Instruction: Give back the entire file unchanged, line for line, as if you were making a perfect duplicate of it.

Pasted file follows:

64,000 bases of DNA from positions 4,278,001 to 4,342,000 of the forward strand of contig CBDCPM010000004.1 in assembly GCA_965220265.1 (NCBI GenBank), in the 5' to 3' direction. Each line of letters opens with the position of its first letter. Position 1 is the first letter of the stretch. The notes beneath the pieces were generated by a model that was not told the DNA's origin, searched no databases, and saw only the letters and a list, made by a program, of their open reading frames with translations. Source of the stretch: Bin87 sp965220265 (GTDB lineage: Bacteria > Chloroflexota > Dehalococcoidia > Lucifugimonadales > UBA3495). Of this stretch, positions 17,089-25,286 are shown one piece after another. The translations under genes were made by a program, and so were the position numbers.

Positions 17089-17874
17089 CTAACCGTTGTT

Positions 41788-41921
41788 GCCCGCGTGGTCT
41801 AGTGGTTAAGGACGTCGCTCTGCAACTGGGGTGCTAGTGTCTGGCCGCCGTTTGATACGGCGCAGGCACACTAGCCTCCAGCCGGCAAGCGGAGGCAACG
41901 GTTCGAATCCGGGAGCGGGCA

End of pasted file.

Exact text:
64,000 bases of DNA from positions 4,278,001 to 4,342,000 of the forward strand of contig CBDCPM010000004.1 in assembly GCA_965220265.1 (NCBI GenBank), in the 5' to 3' direction. Each line of letters opens with the position of its first letter. Position 1 is the first letter of the stretch. The notes beneath the pieces were generated by a model that was not told the DNA's origin, searched no databases, and saw only the letters and a list, made by a program, of their open reading frames with translations. Source of the stretch: Bin87 sp965220265 (GTDB lineage: Bacteria > Chloroflexota > Dehalococcoidia > Lucifugimonadales > UBA3495). Of this stretch, positions 17,089-25,286 are shown one piece after another. The translations under genes were made by a program, and so were the position numbers.

Positions 17089-17874
17089 CTAACCGTTGTT

Positions 41788-41921
41788 GCCCGCGTGGTCT
41801 AGTGGTTAAGGACGTCGCTCTGCAACTGGGGTGCTAGTGTCTGGCCGCCGTTTGATACGGCGCAGGCACACTAGCCTCCAGCCGGCAAGCGGAGGCAACG
41901 GTTCGAATCCGGGAGCGGGCA